The Sixth Man – Episode 55

th6RRJ326SDevon Ennis

“We was young,” Mathias said, “had that young blood pumpin’ through our veins. Fargo wasn’t quite ready for us. We were two guys out of the army and a lot of pent up testosterone. There’s two way to get rid of it; plenty of women or a good ass kickin’. We didn’t score well in at least one of the departments. Women are not attracted to chipped teeth or black eyes.” Mathis tapped his front tooth. “A cap, a reminder of Fargo and I ain’t as tough as I thought.”

“Tell me about it,” Wilson said.

“The one armed guy,” Mathias said. “We were dinking all night and it was about four in the morning. We stumble into the diner we were at the morning before; the one with the short order cook with one arm. The place was dead, a couple of truck drivers, couple of hookers, a waitress, and the one arm cook; there might have been another drunk or two. We was making a real raucous of things; tilting the pin ball machine, talking loud, bothering people; especially the hookers.”

“Anyway the one arm guy tells us to leave,” Mathias said. “I told him the place was dull as a Sunday morning sermon. He didn’t smile. I said ‘didn’t you get it, it’s like as useless as a one armed paper hanger.’ Man, the steam was coming out of his ears. You said ‘I can’t believe you said that’ and started laughing so hard you fell off your chair. Then I told him to lighten up. I put both of my hands out and said, ’Okay, let’s play slap jack.’ That’s when he chipped my tooth.”

“You got your clock cleaned by a one armed guy?” Steve said chuckling.

“Yeah,” Mathias said, “But he turned to you and you ran out of there like a bat out of hell.”

“We were pretty insensitive,” Wilson said.

“It all started when he started yelling at the waitress,” Mathias said. “We were being chivalrous in our own drunkin’ way.”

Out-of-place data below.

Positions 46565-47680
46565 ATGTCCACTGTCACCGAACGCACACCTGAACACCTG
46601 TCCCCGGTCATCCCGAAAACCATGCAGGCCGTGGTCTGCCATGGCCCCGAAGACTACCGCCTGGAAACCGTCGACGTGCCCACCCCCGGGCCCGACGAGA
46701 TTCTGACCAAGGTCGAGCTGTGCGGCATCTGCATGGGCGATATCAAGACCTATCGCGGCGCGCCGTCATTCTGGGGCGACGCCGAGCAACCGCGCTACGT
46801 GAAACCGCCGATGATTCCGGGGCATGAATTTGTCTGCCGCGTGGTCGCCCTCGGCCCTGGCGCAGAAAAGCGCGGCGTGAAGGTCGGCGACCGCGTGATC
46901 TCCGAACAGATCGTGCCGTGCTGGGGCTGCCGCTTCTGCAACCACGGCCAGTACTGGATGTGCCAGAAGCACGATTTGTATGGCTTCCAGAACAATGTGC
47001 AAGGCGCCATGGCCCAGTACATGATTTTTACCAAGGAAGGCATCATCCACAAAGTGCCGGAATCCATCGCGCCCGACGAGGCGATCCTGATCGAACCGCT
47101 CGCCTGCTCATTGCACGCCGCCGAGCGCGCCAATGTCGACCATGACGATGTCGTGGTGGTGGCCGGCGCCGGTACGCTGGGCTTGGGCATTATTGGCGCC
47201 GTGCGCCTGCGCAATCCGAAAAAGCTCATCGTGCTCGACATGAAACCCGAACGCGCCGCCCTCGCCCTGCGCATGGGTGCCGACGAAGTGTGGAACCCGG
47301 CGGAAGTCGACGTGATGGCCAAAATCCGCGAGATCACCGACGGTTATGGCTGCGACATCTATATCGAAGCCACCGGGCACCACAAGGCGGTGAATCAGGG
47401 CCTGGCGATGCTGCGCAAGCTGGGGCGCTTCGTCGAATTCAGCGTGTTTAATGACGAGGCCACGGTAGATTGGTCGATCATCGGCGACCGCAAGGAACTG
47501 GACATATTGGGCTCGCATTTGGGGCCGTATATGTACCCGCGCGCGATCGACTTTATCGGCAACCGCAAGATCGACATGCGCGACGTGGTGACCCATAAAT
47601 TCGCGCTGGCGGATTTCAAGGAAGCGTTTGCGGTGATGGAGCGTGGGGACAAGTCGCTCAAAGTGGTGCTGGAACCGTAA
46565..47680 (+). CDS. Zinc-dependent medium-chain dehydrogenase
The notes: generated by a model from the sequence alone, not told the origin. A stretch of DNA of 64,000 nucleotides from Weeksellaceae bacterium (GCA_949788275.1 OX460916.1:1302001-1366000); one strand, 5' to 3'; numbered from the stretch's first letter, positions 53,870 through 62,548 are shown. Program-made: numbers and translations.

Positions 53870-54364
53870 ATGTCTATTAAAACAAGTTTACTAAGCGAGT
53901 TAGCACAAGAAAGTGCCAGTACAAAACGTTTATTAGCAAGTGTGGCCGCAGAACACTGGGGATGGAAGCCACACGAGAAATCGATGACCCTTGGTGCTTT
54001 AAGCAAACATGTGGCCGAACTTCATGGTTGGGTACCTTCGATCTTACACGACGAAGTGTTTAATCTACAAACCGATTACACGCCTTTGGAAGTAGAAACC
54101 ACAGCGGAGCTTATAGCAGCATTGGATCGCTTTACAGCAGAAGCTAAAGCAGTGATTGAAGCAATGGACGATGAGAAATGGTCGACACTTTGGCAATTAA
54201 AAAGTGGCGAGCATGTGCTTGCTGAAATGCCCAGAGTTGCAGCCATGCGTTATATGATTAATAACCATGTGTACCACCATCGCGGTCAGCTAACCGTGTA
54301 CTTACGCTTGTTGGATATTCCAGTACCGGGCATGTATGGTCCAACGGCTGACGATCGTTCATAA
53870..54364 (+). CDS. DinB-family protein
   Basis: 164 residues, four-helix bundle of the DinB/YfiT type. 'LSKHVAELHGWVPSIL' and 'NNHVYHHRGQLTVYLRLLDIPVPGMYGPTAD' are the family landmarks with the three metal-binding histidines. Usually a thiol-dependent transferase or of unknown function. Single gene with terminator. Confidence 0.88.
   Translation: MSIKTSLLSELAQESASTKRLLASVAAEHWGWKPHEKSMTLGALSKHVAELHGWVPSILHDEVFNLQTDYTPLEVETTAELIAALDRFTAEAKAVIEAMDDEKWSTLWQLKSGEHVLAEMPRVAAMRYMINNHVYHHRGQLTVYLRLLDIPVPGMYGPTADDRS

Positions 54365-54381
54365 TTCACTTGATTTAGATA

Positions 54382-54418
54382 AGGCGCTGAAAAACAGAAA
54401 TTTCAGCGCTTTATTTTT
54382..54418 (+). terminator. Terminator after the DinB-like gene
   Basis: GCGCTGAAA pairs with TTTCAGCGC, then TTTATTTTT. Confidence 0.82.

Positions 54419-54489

“It seemed like all we did was go from one bar to another,” Mathias said. “Got kicked out of most of ’em.”

“Did I say anything about the army or Nam?” Wilson said.

“No,” Mathias said, “You were adamant about that. Anytime I brought up anything about the Army, Nam, or Fort Ben you said there is nothing to talk about and that was final.”

Wilson slowly shook his head.

“Do you think it’s time to talk about it?” Mathias said.

“I want to,” Wilson said, “but there’s nothing there. Sometimes I feel like it’s water behind a dam and other times a brick wall with nothing on the other side.”

“You’ve never sought help?” Mathias said.

“No,” Wilson said, “and for some reason I’m resistant to it. I don’t trust psychiatrists or psychologists. It seems bizarre. I don’t remember ever going to one, but I know I was under the care or skepticism of Haverston. My brief meeting with him was enough to tell my why I don’t trust shrinks. He thought I was faking amnesias 30 years ago and he still thinks it. How can you deal with that?”

“Maybe you should try someone else,” Mathias said.

“I can’t,” Wilson said, “not until I find out who I really am. Then they can work on that one, not the others.”

“The others,” Mathias said, “Like Devon Ennis.”

“Whose Devon Ennis?” Wilson said.

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